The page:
Search Images Maps Play YouTube News Gmail Drive More »
Sign in
Screen reader users: click this link for accessible mode. Accessible mode has the same essential features but works better with your reader.

Patents

  1. Advanced Patent Search
Publication numberUS7721763 B2
Publication typeGrant
Application numberUS 12/008,011
Publication dateMay 25, 2010
Filing dateJan 8, 2008
Priority dateJan 8, 2008
Fee statusLapsed
Also published asUS20090173391
Publication number008011, 12008011, US 7721763 B2, US 7721763B2, US-B2-7721763, US7721763 B2, US7721763B2
InventorsPradip Choksi
Original AssigneePradip Choksi
Export CitationBiBTeX, EndNote, RefMan
External Links: USPTO, USPTO Assignment, Espacenet
Adjustable pressure relief valve
US 7721763 B2
Abstract
A one-way flow valve is provided wherein the one-way flow valve may comprise a first section and a second section of a housing. A valve member may be disposed between the first and second sections of the housing that permit fluid flow through one direction of the one-way flow valve but prevents fluid from flowing in the reverse direction. The opening pressure (i.e., the pressure differential across the valve member) to permit flow through the one-way flow valve may be increased or decreased by inserting (e.g., threadably engaging) the second section of the housing deeper into the first section of the housing or withdrawing (e.g., threadably disengaging) the second section of the housing from the first section of the housing.
Images(5)
Previous page
Next page
Claims(12)
1. A unidirectional flow valve defining an opening pressure that allows fluid to flow through the unidirectional flow valve, the unidirectional flow valve comprising:
a housing having a fluid flow passageway, the fluid flow passageway defined by an orifice and an exit aperture, the housing having first and second sections threadably engaged to each other to a selective depth for adjusting the opening pressure, the orifice defined by the first section, the exit aperture defined by the second section, the first section having an inner wall and an outer wall circumscribed about the inner wall, the outer wall having internal threads and the inner wall defining the orifice periphery, the second section having a wall with external threads threadably engageable to the internal threads of the first section to the selective depth to increase or decrease a spring force of the spring until the desired opening pressure is attained; and
a valve member disposed in a middle portion of the fluid flow passageway, the valve member comprising:
a plug traversable between a seated position wherein the plug is in contact with a periphery of the orifice when a pressure difference between a pressure upstream to the plug and a pressure downstream to the plug is less than the opening pressure to prevent backflow of fluid and an unseated position wherein the plug is gapped away from at least a portion of the orifice periphery when the pressure difference is greater than the opening pressure;
a base member being sonically welded, adhered or locked in with a collet to an upstream end portion of the second section of the housing;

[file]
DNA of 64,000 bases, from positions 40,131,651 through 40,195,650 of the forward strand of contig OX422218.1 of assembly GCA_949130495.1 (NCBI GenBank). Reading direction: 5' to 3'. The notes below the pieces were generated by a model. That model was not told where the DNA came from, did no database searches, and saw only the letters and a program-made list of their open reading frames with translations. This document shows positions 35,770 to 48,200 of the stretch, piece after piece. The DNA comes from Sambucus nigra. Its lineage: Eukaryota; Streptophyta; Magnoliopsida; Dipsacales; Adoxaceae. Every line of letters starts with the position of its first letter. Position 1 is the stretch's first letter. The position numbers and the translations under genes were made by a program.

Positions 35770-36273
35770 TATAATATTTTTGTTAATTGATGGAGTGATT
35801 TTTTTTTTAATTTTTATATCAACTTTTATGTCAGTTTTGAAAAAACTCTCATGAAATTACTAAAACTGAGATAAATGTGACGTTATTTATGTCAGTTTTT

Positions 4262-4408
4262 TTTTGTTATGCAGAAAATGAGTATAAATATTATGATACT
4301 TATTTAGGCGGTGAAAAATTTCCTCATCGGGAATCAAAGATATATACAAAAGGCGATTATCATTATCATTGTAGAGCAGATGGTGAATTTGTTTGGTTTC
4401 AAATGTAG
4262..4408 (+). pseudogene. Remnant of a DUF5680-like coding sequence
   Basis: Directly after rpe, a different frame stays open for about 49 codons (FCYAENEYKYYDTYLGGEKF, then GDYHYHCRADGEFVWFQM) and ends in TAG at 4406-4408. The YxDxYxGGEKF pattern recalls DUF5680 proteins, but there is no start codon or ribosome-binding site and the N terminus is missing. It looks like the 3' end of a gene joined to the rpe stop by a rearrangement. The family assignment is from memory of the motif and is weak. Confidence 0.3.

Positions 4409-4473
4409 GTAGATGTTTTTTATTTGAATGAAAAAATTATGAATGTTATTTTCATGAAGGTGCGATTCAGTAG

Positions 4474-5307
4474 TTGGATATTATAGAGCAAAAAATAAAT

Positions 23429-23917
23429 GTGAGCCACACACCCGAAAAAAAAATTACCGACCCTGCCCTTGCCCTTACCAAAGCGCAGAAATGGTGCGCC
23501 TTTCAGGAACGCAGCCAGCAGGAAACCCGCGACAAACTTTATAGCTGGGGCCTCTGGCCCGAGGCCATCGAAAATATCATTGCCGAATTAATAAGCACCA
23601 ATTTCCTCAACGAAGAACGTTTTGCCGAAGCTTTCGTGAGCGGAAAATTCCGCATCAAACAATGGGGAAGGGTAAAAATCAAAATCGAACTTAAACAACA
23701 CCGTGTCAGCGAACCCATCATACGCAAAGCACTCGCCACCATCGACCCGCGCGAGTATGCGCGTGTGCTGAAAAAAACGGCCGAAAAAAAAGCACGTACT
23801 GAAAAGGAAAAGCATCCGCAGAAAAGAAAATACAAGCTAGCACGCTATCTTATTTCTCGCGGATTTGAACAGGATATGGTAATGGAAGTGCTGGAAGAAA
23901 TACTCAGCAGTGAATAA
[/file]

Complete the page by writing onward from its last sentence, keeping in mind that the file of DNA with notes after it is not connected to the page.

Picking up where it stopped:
a spring having first and second opposed end portions, the first end portion being attached to the base, the second end portion being attached to the plug;
wherein the plug and base member are selectively traversable away from each other or closer to each other as the first and second sections of the housing are threaded into each other to the selective depth to respectively increase or decrease the opening pressure until a desired opening pressure is attained.
2. The valve of claim 1 wherein the orifice has an edge and the plug is in contact with the edge when in the seated position.
3. The valve of claim 1 wherein the plug is a generally flat member.
4. The valve of claim 1 wherein the threads of the first and second sections are sufficiently long to permit the base member to extend upstream the orifice periphery to push the plug against the orifice periphery.
5. The valve of claim 1 wherein the orifice periphery extends from the first section and into an internal cavity of the second section of the housing and is in fluid communication with the housing's fluid flow passageway, the base member being traversable behind the orifice periphery to push the plug against the orifice periphery.
6. The valve of claim 1 wherein the upstream end portion of the second section is traversable behind the orifice periphery when the threads of the first and second sections are engaged.
7. The valve of claim 1 wherein the base member of the valve member is normally in the same plane as the plug.
8. The valve of claim 7 wherein the spring comprises connecting arm portions that bend to bias the plug toward and against the orifice periphery.
9. The valve of claim 8 wherein the connecting arm portions have a serpentine configuration.
10. The valve of claim 1 wherein the base member of the valve member is normally offset from the plug.
11. The valve of claim 10 wherein the springs are connecting arm portions that stretch to bias the plug toward and against the orifice periphery.
12. The valve of claim 1 further comprising an o-ring between first and second sections of the housing to provide a fluidic seal as the threaded engagement between the first and second sections of the housing is adjusted.
Description
CROSS-REFERENCE TO RELATED APPLICATIONS

Not Applicable

STATEMENT RE: FEDERALLY SPONSORED RESEARCH/DEVELOPMENT

Not Applicable

BACKGROUND

In medical fluid handling applications, one-way flow valves are typically used in situations where blood is being drained from a patient's wound site or urine drained from a patient's bladder. The blood or urine may be drained into a collection bag or container. Typically, the drainage of blood or urine may be accomplished through placing the drainage bag or container below the patient. Gravity may then force the fluid out of the patient and into the bag or container. During the drainage procedure, the drainage bag or container may be raised above the patient to check the level of the fluid or for some other purpose. Undesirably, the urine or blood may flow back into the patient's body. To prevent such situation, prior art one-way flow valves have been invented that permit the fluid to flow from the patient's body to the drainage bag or container but do not allow a reverse flow of fluid back into the patient from the drainage bag or container. One effective one-way flow valve is disclosed and described in U.S. Pat. No. 5,727,594, issued to Pradip Choksi. The device disclosed in the Choksi disclosure permits fluid to flow through the one-way flow valve at a very low opening pressure. However, when the pressure differential across the one-way flow valve is negative, the one-way flow valve does not permit reverse flow of fluid back into the patient.